Friends of missing SoCal woman encourage ‘random acts of kindness’ in her honor

Photo of Heidi Planck shared by LAPD when she was first reported missing on Oct. 20, 2021.
Photo of Heidi Planck shared by LAPD when she was first reported missing on Oct. 20, 2021. Photo credit Los Angeles Police Department.

LOS ANGELES (KNX) — Six months after she was reported missing, there’s still no sign of missing mom Heidi Planck. Now, family and friends are asking the public to do acts of kindness in her name.

“Heidi is a loyal friend. Anyone lucky enough to call her a friend can attest to the unconditional love, support, and encouragement she offers,” organizers wrote on “Heidi is missed. She has family and friends who are praying for her safe return.”

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Planck was last seen in surveillance footage on Oct. 17, 2021, walking her dog outside of a luxury high-rise in downtown Los Angeles. The dog was recovered, alone.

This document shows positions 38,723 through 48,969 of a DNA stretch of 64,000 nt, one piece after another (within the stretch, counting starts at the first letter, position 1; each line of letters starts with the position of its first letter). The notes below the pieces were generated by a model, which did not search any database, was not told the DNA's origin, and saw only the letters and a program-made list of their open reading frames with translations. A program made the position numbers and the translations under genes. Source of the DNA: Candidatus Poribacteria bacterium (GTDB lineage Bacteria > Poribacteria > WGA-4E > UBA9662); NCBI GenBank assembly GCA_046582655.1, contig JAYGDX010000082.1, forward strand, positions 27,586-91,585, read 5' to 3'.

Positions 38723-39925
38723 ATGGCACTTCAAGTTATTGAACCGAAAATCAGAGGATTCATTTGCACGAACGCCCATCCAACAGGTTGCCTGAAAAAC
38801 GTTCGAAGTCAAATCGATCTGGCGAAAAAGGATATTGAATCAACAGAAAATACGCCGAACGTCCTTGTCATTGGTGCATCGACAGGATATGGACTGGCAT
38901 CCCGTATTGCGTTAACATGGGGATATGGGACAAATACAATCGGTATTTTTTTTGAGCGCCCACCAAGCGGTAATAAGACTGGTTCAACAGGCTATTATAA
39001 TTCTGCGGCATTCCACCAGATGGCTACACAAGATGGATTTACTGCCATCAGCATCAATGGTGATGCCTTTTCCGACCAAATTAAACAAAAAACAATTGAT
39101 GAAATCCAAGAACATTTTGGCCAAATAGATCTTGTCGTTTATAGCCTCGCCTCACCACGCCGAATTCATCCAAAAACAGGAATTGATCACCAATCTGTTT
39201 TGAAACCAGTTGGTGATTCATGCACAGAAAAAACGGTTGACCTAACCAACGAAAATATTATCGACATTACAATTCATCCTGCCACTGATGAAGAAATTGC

By December, detectives with the Los Angeles Police Department said forensic evidence at the apartment complex on 1201 South Hope Street indicated that Planck was no longer alive and later began what they called a search for her body at the Chiquita Canyon Landfill in Castaic, Calif.

To mark the six month anniversary of her disappearance, friends created

“If you or anyone you know has any information regarding her whereabouts or what happened to her, PLEASE email us,” organizers wrote. “ Any requests to remain anonymous will be respected.”

In addition to setting up a website to make it easier for the public to submit tips regarding Planck’s disappearance, friends created “Heidi’s Random Acts of Kindness” so the name of their friend continues on with positive acts.

“That’s the spirit of Heidi we want to propagate and be out there,” a friend told KTLA. “We are asking people to go out there and show us the random acts of kindness that you see in your everyday life.”

While few leads have been shared with the public since Planck’s disappearance, the news outlet reported that several theories center around a $43 million pension fraud investigation, in which one of Planck’s clients, Jason Sugarman, reportedly defrauded a Native American tribe out of the money.

Planck was Sugarman’s financial controller, according to KTLA.

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Featured Image Photo Credit: Los Angeles Police Department